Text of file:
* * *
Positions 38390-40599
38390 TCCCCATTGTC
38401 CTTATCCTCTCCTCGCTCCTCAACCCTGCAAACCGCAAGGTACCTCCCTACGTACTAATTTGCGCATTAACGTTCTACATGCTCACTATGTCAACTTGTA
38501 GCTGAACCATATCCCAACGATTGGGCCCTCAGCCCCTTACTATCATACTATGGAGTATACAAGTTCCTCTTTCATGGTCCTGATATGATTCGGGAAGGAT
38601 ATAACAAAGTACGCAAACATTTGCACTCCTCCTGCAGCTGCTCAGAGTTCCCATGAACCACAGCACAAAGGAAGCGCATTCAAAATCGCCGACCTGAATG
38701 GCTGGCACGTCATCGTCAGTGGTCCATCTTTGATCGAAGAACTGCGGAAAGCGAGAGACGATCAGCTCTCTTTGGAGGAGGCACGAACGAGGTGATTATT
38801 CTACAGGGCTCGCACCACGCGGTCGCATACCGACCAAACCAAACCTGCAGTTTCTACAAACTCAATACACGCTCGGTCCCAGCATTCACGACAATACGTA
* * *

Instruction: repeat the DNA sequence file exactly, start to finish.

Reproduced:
Positions 38390-40599
38390 TCCCCATTGTC
38401 CTTATCCTCTCCTCGCTCCTCAACCCTGCAAACCGCAAGGTACCTCCCTACGTACTAATTTGCGCATTAACGTTCTACATGCTCACTATGTCAACTTGTA
38501 GCTGAACCATATCCCAACGATTGGGCCCTCAGCCCCTTACTATCATACTATGGAGTATACAAGTTCCTCTTTCATGGTCCTGATATGATTCGGGAAGGAT
38601 ATAACAAAGTACGCAAACATTTGCACTCCTCCTGCAGCTGCTCAGAGTTCCCATGAACCACAGCACAAAGGAAGCGCATTCAAAATCGCCGACCTGAATG
38701 GCTGGCACGTCATCGTCAGTGGTCCATCTTTGATCGAAGAACTGCGGAAAGCGAGAGACGATCAGCTCTCTTTGGAGGAGGCACGAACGAGGTGATTATT
38801 CTACAGGGCTCGCACCACGCGGTCGCATACCGACCAAACCAAACCTGCAGTTTCTACAAACTCAATACACGCTCGGTCCCAGCATTCACGACAATACGTA